As discussed recently in The Benefits of Working Longer post, I have every intention of retiring at 60. That does not appear to be the plan for many. A recent Gallup poll indicates that in the aftermath of the 2008 the financial crisis, many Americans are pushing back the age at which they retire.
Source: OECD, using average effective age of retirement from European and national Labor Force Surveys.
The poll indicates that the average age at which American retirees report leaving the workforce is now 62, the highest age since Gallup started tracking the issue in 1991. Also, the average age at which non-retired Americans expect to retire has also increased over time, from 60 in 1995 to 66 this year.
Similarly, the 2014 Retirement Confidence Survey (RCS) Fact Sheet #2 [Changing Expectations About Retirement] from the Employee Benefit Research Institute (EBRI) and Greenwald & Associates notes that in 1991, just 11% of workers expected to retire after age 65. This year, 33% of workers report that they expect to retire after age 65, and 10% don’t plan to ever retire. Never? Yikes! As might be expected, on the flip side, the number of workers expecting to retire before age 65 has decreased to 27% from 50% in 1991.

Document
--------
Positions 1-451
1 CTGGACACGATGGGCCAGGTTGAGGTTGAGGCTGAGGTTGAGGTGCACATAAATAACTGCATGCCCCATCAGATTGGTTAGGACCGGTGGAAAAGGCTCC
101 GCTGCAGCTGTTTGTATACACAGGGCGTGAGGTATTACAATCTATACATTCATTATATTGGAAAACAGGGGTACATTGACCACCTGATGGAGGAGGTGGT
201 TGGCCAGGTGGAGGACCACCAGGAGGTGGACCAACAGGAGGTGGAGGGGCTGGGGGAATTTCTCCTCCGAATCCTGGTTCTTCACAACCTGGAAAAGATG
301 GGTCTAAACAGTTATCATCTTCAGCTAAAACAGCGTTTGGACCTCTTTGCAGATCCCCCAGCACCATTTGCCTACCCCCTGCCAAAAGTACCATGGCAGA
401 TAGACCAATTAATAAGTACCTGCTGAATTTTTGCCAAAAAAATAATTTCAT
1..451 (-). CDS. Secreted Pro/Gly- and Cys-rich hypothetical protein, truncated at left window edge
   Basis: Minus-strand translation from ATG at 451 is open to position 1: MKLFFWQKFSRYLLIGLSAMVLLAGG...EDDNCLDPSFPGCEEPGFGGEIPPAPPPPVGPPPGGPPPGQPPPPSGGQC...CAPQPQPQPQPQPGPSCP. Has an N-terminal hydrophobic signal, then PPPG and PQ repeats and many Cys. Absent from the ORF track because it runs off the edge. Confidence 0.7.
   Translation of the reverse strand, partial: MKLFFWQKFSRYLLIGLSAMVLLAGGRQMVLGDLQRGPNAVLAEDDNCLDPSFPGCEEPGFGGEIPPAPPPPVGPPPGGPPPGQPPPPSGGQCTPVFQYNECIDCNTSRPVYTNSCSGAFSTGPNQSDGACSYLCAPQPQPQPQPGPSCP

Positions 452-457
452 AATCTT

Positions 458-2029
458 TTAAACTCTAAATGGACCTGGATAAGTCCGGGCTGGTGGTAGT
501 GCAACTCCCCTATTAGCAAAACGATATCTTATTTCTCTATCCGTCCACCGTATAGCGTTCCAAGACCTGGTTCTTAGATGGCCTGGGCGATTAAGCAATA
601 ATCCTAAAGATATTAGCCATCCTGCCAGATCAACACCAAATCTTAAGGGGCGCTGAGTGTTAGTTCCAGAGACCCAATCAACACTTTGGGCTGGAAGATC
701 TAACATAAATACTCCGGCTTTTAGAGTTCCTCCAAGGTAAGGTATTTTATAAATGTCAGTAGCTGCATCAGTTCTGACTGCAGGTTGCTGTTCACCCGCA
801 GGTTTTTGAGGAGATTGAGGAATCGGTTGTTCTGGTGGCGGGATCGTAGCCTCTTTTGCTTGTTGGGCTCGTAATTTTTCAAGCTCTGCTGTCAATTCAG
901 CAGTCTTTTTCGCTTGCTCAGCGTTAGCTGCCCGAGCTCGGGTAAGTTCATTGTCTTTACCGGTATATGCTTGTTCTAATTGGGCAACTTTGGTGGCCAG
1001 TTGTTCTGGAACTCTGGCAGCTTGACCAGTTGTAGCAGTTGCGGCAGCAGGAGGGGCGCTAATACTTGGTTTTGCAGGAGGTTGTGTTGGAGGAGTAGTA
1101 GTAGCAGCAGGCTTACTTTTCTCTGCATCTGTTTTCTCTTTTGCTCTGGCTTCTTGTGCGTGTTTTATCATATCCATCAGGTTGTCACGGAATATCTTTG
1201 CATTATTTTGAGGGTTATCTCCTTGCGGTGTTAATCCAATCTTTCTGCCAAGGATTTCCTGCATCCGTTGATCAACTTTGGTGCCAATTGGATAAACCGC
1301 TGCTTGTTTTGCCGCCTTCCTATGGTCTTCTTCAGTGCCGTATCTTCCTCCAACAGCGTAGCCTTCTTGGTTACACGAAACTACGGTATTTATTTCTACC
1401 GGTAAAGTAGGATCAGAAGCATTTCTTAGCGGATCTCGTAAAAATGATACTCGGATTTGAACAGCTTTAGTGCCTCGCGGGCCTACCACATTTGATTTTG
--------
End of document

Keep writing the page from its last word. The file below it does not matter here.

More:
This week’s SavvyPoll asks, “At what age do you plan to (or did you) retire?”
A. Before 60
B. 60 – 65
C. 66 – 70